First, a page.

Young pros sail in

Azuka Theatre Company presents Doug Williams’s ‘Ship’

2 minute read
Warm, funny, and current: Michael A. Stahler and Annie Fang in Azuka’s ‘Ship.’ (Photo by Johanna Austin/
Warm, funny, and current: Michael A. Stahler and Annie Fang in Azuka’s ‘Ship.’ (Photo by Johanna Austin/

The opening of Doug Williams’s Ship felt like a celebration for Azuka Theatre Company. In his opening-night curtain speech, director Kevin Glaccum shared that this is Azuka’s 24th world premiere (no easy feat, he reminded us, for a relatively small company), ninth Young Professionals production, and third collaboration with Doug Williams. It is clear why Azuka returns to Williams. His plays are funny, warm, and current. The buzz after Saturday’s opening said he’s one to watch, as well as the young ensemble and design team, all of whom excel to make Ship effective and memorable.

Humor and nuance

Annie Fang stars as Nell, who’s recovering from addiction in Mystic, Connecticut. She has an intense interest in world records and works as a ticket-taker at the Mystic Seaport, but longs to be a tour guide. Her story is a familiar one. She is struggling to deal with the day-to-day tedium of sobriety while working a job where her talents are overlooked. Her sister Caitlin (Alison Ormsby) tries to help her through this transition with equal parts empathy, patience, and suspicion. Her only friend is Jeremiah (Michael A. Stahler), who has recently returned home after giving up on his dream to grow the world’s longest fingernails.

Williams is at his best drawing humor and nuance out of familiar situations and obstacles. While fractured relationships, failed dreams, and addiction are major themes here, they don’t define the play’s terms or limit its characters. We don’t pity Nell; we marvel at her.

Uniformly strong acting aids the script. While Nell can be abrasive and certainly lacks self-awareness, Fang imbues the character with so much heart you happily accept these flaws. Ormsby exudes the warmth and struggle that are part of taking responsibility for family problems. As Jeremiah, Stahler proves a wonderful world-weary foil to Fang’s bouncy exuberance. His journey to accept his past feels the most emotionally wrought and satisfying.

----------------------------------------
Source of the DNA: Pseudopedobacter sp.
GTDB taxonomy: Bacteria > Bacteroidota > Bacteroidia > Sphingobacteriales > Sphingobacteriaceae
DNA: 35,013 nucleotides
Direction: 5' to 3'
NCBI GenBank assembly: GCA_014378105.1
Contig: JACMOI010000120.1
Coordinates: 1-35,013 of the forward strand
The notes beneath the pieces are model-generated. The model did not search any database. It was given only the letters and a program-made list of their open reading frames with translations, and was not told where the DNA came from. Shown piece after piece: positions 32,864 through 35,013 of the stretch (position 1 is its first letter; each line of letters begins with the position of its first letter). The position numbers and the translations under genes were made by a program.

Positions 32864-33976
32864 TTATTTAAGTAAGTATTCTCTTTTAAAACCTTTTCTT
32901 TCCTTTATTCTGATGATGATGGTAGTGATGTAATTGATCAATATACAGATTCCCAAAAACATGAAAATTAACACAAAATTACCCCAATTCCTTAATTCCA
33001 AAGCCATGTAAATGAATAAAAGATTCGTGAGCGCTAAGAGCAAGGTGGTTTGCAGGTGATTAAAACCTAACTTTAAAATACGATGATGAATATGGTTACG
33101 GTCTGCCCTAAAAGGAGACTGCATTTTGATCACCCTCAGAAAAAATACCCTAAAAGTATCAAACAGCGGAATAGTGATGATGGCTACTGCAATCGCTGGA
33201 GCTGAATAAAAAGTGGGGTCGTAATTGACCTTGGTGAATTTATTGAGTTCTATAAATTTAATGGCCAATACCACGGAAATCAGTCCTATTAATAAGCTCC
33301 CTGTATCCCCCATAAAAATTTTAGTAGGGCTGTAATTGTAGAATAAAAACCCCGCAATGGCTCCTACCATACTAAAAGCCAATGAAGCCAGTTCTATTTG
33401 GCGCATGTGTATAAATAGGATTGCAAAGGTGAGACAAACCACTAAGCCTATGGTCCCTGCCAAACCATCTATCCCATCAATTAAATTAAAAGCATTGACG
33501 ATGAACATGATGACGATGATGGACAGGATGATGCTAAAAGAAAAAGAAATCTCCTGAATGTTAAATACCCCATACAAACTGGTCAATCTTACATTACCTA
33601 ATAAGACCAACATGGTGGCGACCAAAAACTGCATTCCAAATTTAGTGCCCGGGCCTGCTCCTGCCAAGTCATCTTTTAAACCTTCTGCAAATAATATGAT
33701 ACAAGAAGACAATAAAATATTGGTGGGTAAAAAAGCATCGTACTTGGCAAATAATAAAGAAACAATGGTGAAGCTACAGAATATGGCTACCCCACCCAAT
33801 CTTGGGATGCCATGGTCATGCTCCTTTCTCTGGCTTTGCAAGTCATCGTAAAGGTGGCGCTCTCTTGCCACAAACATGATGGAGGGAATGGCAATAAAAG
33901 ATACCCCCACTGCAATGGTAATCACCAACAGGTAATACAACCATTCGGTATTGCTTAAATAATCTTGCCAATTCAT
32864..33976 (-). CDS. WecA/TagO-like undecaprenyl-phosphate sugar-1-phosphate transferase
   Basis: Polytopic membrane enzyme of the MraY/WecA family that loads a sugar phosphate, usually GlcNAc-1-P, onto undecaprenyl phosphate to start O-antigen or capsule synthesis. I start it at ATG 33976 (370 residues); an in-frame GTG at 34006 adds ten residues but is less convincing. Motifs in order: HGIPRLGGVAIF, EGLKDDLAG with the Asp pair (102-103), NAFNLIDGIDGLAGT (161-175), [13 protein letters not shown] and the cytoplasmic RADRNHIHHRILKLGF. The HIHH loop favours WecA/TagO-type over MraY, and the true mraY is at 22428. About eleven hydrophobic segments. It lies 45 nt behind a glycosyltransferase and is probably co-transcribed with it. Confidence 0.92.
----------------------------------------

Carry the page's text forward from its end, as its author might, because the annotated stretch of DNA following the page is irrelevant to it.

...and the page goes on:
Great things to come

The Young Professionals team also delivers top-notch design. Kevin Hoover’s nautical set looks great under Qi’er Luo’s lights and provides plenty of options for Glaccum’s staging. I was particularly charmed by Tom Carmon’s sound design. His musical choices give both a nostalgic backdrop during scene changes and provide some scenes with their emotional climax.

All this being said, the play and production are not perfect. Scenes sometimes end abruptly, and Williams also has a habit in Ship of skipping over juicy action. Early on in the show, a scene begins after two characters have sex, but we are left wondering as to how that happened. Later, a climactic moment is left offstage, only to be recapped after the fact. But I have no doubts that this overall strong work is a sign of great things to come.

What, When, Where

Ship. By Doug Williams. Directed by Kevin Glaccum. Through March 15, 2020, at the Proscenium Theatre at the Drake, 302 S. Hicks St., Philadelphia. (215) 563-1100 or

The Drake Theatre complex is fully accessible. Wheelchair seating, companion seating, and mobility and audiovisual-accessible seating is available for all performances. Seating requests can be made prior to the performance by calling (215) 568-8079 or emailing [email protected]. The Drake has gender-neutral restrooms.

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